June 13 (Bloomberg) -- Russia’s benchmark equity gauge dropped to the weakest level in more than a year as energy shares slumped on concern global growth may falter, curbing demand for commodities.
The Micex Index declined 1.5 percent to 1,281.89 by the close in Moscow, the lowest level since May 25, 2012 and an 18 percent drop from this year’s January high. OAO Gazprom, the natural-gas export monopoly, tumbled 1.6 percent to 110.14 rubles, the lowest since January 2009. OAO Lukoil, the second-largest oil producer, retreated 0.8 percent to 1,848.30 rubles.
Stocks slumped and commodities declined as the World Bank cut its global growth forecast yesterday amid concern central banks may pare monetary stimulus. The U.S. Federal Open Market Committee meets next week after the Bank of Japan this week left its lending program unchanged. Russia kept its main rates on hold for a ninth month at a meeting this week.
“The forecast cut is contributing to the selloff today,” Stanislav Kopylov, who helps manage about $3 billion at UralSib Asset Management in Moscow, said by phone today. “Investors were aware of the economic slowdown and yesterday’s decision further dimmed the outlook.”
The dollar-denominated RTS Index, which entered a bear market last week, declined as much as 1.8 percent, closing down 0.2 percent at 1,261.63. The Standard & Poor’s GSCI gauge of 24 raw materials retreated 0.2 percent. Urals crude, Russia’s major export blend, retreated 0.2 percent to $102.59.
On the Micex, 13 stocks increased while 37 dropped. The volume of shares traded on the gauge was 30 percent below the 30-day average, while 10-day price swings rose to 20.456.
Bank Rossii held its refinancing rate at 8.25 percent, the regulator said in a statement on its website on June 10. That matched the median estimate in a Bloomberg survey of 26 economists, with four predicting a quarter percentage point cut. Inflation in Russia accelerated for a second month in May to the fastest pace in 21 months, according to data last week.
OAO Sberbank, Russia’s largest lender with the second-biggest weighting on the Micex at 14 percent, slumped 3.1 percent to 91.76 rubles, the lowest level since Nov. 30. Smaller rival VTB Group lost 1.7 percent to 4.65 kopeks.
“Although Sberbank is a decent bank, we recommend investors sell it because it’s facing earnings risks,” Alexei Yazikov, head of research at Aton Capital LLC, said by phone from Moscow. The share of Sberbank’s non-performing loans rose to 2.87 percent in May from 2.82 percent a year ago, according to a statement from the Moscow-based bank June 7.
Most metals fell in London. OAO GMK Norilsk Nickel, the world’s biggest producer of the metal, declined 1.8 percent to 4,389 rubles, the lowest since July 2010. OAO Severstal dropped 0.3 percent to 216.10 rubles, the lowest level since November 2009. OAO Novolipetsk Steel retreated 0.8 percent to 41.58 rubles, the lowest since April 2009.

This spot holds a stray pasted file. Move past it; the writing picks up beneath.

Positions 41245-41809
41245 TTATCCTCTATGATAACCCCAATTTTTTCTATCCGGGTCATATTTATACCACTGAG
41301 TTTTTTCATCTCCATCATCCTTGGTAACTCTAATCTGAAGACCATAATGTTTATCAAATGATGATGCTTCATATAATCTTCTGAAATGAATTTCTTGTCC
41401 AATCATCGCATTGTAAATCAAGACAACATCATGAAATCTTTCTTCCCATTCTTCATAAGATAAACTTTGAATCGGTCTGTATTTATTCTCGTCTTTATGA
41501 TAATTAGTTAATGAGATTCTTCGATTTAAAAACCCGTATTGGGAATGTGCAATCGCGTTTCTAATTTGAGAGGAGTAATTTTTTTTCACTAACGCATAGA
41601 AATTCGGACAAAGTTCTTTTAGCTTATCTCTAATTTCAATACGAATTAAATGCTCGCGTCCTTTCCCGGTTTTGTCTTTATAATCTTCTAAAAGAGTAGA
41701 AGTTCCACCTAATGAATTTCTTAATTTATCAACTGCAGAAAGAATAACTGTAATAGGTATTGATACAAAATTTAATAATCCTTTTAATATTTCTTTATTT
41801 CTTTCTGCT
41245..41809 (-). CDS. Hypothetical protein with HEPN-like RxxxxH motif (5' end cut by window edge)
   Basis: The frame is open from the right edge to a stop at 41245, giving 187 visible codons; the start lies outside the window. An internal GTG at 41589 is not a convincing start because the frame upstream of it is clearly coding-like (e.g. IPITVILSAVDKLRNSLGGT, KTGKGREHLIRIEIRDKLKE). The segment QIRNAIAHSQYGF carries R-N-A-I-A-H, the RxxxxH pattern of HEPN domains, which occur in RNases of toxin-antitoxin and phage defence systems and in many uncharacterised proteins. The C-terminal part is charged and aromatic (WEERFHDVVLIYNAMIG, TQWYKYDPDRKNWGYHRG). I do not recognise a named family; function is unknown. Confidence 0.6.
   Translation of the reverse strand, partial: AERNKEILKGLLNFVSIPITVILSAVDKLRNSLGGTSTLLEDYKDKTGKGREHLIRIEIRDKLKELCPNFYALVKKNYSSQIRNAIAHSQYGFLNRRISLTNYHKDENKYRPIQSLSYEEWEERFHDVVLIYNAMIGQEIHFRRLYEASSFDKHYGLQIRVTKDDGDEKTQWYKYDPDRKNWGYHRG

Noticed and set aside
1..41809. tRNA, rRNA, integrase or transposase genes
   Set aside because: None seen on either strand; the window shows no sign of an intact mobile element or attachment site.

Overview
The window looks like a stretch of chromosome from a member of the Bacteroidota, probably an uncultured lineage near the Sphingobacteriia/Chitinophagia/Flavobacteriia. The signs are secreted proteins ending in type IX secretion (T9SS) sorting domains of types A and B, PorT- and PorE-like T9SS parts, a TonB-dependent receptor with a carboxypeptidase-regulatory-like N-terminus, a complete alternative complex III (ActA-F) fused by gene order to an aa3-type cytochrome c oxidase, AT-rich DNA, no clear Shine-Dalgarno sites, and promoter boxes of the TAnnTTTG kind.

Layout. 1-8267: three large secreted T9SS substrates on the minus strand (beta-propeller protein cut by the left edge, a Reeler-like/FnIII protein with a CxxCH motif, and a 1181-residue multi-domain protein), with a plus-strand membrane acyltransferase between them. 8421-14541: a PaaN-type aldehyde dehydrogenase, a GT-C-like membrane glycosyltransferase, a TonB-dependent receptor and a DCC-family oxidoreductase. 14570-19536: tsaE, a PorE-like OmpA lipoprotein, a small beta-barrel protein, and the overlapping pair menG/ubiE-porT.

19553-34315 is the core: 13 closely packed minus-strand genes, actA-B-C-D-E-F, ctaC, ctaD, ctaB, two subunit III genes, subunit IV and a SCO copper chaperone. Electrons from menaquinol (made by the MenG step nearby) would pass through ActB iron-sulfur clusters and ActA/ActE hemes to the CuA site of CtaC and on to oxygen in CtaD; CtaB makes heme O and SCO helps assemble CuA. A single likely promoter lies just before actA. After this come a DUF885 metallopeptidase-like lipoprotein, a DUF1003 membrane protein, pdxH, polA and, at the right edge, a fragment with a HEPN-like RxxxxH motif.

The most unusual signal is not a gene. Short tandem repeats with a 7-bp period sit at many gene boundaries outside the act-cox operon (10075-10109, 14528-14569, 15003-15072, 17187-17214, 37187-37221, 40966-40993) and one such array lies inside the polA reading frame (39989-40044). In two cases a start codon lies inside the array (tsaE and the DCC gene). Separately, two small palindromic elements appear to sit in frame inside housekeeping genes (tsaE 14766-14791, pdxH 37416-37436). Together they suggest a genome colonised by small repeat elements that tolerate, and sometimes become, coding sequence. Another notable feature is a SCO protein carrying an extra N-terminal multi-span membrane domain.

This week’s central bank meeting was the last scheduled rate gathering before Kremlin economic aide Elvira Nabiullina takes over June 24 as chairman. The Economy Ministry lowered this year’s growth forecast to 2.4 percent from 3.6 percent in April.
The world economy will expand 2.2 percent, less than a January forecast for 2.4 percent growth and slower than last year’s 2.3 percent, the World Bank said in a report released yesterday in Washington. It lowered its prediction for developing economies and sees the euro region’s gross domestic product shrinking 0.6 percent.
The Micex tumbled the most in a year on May 23, the day after Federal Reserve Chairman Ben S. Bernanke suggested the central bank could curtail its bond buying if the job market improves in a “real and sustainable way.” The Fed buys $85 billion of debt a month to support the economy by putting downward pressure on interest rates.
The 14-day Relative Strength Index on the Micex sank to 31.4 from 34 on June 11. A level below 30 suggests to some analysts the shares are oversold and poised for a rebound.
Seven companies on the Micex closed on June 11 at 52-week lows, while no companies closed at 52-week highs, according to data compiled by Bloomberg.
The country’s equities have the cheapest valuations among 21 emerging markets tracked by Bloomberg. The Micex trades at 4.8 times its 12-month estimated earnings, having lost 13 percent this year, compared with a multiple of 9.7 for the MSCI Emerging Markets Index, which is down 11 percent.
The Russian Volatility Index advanced 11 percent to 32.69. The Bloomberg Russia-US Equity Index of the most-traded Russian companies in the U.S. was little changed at 83.92.
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